|Camera size:||145.8W x 86.9H x 80D mm
57.4W x 34.2H x 31.5D in
|Weight:||530g / 18.7oz|
|Release date:||Feb 2006|
The Panasonic L1 was Panasonic's first Four Thirds camera and it's first digital SLR, using their own made CMOS sensor clocking in 7.5MP, and featured film-like manual controls, with a dedicated shutter speed dial and aperture on the lens. Speaking of the lens, the best thing about this camera is probably the kit lens it came with - the Panasonic 14-50mm f/2.8-3.5 was a worthy competitor to the Olympus 14-54mm f/2.8-3.5
Eddie's take on it
For all practical purposes, this is the same camera as the Olympus E-330. It was quite expensive when new ($2000 with the 14-50mm f/2.8 lens), and it's a pretty large, chunky camera, with some early tech that some would say is simply not quite there yet. Some ebayers still want a lot for it, but I don't see them sell for obvious reasons. I wouldn't buy one for over $75.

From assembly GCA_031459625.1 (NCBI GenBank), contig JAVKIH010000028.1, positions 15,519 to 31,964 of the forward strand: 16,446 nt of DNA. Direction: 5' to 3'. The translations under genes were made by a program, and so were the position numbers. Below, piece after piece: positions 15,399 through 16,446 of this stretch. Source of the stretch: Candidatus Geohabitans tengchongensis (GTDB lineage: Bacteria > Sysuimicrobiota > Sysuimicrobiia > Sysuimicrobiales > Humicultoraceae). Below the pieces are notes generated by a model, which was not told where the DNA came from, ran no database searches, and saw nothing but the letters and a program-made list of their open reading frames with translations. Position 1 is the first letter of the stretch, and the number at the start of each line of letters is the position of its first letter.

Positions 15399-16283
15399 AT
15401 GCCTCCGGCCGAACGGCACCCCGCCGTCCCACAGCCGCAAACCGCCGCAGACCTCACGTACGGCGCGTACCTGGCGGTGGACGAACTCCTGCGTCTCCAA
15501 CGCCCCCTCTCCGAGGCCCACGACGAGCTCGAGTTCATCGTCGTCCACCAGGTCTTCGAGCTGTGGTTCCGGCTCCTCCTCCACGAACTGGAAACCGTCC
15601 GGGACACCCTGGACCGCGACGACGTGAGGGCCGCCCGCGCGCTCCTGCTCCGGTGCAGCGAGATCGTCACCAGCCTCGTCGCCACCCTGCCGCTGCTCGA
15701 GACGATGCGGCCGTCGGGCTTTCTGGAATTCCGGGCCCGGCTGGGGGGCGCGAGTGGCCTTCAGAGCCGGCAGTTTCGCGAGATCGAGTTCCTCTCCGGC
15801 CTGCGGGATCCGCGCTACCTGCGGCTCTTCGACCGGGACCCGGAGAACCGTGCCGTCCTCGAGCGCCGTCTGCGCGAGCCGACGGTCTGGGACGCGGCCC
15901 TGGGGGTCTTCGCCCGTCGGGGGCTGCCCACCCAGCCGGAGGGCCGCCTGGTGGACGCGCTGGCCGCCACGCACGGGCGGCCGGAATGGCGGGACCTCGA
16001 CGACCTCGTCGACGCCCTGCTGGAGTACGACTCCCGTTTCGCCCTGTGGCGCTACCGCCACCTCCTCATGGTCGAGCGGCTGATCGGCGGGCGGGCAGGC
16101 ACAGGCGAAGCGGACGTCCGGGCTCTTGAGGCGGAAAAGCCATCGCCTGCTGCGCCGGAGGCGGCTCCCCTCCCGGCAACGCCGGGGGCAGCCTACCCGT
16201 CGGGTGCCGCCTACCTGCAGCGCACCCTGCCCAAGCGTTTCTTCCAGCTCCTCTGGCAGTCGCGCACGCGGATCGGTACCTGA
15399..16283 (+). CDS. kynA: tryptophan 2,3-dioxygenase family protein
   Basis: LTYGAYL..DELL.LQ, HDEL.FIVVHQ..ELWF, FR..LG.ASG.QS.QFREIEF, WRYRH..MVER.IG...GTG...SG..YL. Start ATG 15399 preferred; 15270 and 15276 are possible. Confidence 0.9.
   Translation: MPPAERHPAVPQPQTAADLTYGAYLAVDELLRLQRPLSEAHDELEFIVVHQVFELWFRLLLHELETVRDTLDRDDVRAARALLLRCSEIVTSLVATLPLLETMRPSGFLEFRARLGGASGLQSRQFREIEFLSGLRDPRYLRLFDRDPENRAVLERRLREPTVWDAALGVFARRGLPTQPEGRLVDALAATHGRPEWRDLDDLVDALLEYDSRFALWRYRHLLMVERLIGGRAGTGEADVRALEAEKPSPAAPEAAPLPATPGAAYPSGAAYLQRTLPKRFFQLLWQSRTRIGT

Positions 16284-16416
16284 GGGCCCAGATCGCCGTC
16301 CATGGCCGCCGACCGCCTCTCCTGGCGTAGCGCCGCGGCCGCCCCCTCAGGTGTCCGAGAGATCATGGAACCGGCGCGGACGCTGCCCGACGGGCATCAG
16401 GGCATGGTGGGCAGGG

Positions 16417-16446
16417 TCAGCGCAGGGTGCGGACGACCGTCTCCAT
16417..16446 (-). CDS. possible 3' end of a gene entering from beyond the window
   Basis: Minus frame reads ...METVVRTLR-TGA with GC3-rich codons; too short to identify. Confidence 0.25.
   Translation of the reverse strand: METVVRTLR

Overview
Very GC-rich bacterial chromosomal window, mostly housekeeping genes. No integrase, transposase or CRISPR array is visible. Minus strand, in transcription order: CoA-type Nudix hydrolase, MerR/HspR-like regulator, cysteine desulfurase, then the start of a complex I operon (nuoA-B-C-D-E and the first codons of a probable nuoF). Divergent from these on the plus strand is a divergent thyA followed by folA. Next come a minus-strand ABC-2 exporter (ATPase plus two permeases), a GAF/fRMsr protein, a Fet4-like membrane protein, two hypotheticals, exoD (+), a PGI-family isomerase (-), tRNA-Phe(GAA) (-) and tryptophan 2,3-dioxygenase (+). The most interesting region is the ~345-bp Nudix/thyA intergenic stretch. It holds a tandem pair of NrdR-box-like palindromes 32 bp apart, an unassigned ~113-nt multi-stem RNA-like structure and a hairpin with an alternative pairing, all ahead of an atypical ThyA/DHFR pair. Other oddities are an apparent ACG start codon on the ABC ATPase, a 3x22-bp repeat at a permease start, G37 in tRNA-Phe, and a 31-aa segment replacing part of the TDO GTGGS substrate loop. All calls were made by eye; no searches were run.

There is absolutely no reason to buy this over the later models, like the E-5xx, E-4xx and E-6xx series.
If you want to check out a camera with the Porro prism, the earlier Olympus E-300 at least has the CCD sensor as the redeeming quality. The E-300 doesn't have live view, but the live view implementation on this is so bad, you'll be wishing this camera didn't have it either.
Due to the dedicated shutter speed dial (and the dedicated aperture dial on the 14-50mm f/2.8 lens), this camera had a small - and I mean small - following when it came out, as this was rather rare on cameras at that time. Overall though, this was a flop for Panasonic.
|Four Thirds Camera Timeline|